The dissertation provides theoretical analysis and empirical evidence on the psychological and social drivers of economic behaviour and decision making. It further applies the theoretical insights to explain economic decisions in developing countries. The main content of the dissertation starts with developing a generalized theory of reference dependent risk preferences. The theory asserts that the degree of individual loss aversion depends on his/her degree of ambition or drive for achievement. The formulation provides a systematic and endogeneous reference point for decision making under risk, and allows for heterogeneity of preferences and complete interpretation of observed behaviour. The third chapter endogenizes risk ambition as a function of inequality and social comparison. It also shows that income redistribution raises the risk ambition of the poor but may reduce that of the rich section of a society. The fourth chapter empirically investigates the effect of background risk, specifically livelihood vulnerability to shocks, on risky preferences. Consistent with the hypothesis of “risk vulnerability”, livelihood vulnerability to drought raises individual risk aversion in lottery games and technology adoption. The fifth and sixth chapters of the dissertation use the theoretical and empirical insights from the preceding chapters to explain household investment decision on child education in the context of low income countries. The fifth chapter asserts that cost-sharing schemes are more effective tools of achieving specific development objectives than lump sum grants. The findings in the sixth chapter indicate that parental aspirations for child education and perceptions about the academic capability of children are important determinants of parental investment decision on child education.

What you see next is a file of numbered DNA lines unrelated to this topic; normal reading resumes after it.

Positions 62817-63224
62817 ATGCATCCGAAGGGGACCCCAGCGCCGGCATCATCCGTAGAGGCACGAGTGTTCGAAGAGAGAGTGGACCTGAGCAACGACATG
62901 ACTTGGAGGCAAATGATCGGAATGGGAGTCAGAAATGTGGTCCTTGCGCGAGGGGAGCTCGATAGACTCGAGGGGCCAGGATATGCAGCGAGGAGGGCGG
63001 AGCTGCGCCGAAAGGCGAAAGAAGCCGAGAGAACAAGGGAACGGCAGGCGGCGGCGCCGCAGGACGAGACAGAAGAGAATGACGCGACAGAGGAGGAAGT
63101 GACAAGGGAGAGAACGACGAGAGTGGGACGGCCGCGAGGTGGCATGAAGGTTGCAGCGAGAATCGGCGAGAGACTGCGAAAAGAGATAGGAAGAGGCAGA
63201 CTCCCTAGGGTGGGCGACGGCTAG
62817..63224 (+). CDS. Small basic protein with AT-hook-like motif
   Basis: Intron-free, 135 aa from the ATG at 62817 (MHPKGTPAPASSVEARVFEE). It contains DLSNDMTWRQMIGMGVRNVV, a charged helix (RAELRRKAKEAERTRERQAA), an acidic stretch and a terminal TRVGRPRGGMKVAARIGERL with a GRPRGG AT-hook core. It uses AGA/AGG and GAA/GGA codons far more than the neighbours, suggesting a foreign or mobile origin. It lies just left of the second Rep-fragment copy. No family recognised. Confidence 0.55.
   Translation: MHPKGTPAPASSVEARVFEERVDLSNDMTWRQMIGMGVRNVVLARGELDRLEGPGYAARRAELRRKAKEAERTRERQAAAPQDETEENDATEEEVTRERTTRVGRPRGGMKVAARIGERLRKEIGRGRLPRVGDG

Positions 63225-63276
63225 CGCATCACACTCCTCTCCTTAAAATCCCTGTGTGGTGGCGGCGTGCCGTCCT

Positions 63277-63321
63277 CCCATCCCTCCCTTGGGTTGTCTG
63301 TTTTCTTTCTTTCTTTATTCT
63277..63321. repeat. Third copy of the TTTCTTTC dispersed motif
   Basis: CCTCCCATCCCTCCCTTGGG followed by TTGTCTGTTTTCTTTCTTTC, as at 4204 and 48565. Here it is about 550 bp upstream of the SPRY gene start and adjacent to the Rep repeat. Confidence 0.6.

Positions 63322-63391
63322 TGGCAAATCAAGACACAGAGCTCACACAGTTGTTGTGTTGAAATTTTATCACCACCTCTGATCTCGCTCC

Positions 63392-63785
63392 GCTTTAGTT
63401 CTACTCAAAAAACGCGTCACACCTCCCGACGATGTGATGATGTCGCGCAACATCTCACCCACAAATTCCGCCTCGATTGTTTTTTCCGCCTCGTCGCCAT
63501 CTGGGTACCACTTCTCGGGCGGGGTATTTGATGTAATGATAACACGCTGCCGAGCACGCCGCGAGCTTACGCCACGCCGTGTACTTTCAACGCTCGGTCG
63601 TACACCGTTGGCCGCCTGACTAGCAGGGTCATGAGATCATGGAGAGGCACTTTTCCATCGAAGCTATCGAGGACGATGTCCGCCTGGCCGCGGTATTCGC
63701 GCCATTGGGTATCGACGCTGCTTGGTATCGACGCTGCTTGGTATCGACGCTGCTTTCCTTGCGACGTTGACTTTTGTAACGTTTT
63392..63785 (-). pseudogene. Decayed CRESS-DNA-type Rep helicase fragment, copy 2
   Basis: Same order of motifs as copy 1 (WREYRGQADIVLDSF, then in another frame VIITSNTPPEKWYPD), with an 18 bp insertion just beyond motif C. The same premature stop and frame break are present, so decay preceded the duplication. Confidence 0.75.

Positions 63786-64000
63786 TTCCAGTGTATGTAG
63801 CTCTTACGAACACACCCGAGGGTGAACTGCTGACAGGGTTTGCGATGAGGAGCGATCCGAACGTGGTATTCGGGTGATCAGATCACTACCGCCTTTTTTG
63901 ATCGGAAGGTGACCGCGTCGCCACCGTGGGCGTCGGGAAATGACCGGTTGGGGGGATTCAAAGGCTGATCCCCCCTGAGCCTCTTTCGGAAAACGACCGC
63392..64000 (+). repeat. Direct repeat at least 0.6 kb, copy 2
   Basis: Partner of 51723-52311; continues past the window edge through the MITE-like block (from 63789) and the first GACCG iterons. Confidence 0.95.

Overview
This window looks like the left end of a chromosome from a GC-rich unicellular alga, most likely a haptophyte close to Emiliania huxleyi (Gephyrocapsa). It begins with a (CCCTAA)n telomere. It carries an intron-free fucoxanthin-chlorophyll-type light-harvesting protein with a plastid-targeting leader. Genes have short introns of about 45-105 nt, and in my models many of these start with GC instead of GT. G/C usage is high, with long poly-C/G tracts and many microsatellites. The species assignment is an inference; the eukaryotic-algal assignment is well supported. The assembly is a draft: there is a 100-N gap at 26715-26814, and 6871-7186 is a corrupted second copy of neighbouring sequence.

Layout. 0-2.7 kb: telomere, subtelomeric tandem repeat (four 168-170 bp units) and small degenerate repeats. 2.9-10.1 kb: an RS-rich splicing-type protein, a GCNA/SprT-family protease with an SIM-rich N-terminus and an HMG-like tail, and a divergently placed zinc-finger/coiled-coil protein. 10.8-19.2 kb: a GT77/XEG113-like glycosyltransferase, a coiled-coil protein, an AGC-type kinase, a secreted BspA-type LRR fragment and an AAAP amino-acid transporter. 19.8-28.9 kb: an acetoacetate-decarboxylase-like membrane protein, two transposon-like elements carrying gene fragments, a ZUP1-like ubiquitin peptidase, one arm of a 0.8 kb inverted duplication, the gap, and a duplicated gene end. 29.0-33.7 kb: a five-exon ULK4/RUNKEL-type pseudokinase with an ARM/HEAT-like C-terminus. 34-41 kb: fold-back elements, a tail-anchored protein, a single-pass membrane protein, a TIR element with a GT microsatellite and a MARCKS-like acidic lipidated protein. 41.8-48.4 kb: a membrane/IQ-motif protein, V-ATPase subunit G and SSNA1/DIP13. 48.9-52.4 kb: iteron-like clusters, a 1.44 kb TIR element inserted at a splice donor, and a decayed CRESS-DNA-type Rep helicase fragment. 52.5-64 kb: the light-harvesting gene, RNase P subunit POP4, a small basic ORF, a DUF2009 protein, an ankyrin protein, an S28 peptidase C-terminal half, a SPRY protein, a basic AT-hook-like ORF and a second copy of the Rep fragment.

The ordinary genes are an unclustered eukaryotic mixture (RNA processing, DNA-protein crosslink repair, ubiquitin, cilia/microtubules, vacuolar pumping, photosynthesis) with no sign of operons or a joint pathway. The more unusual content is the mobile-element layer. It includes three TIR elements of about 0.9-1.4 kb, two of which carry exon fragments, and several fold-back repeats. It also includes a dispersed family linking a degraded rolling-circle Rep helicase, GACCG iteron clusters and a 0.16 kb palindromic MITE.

Venue: Aula II, Minderbroedersberg 4-6
Date: 16 December 2019
Time: 14:45 - 16:15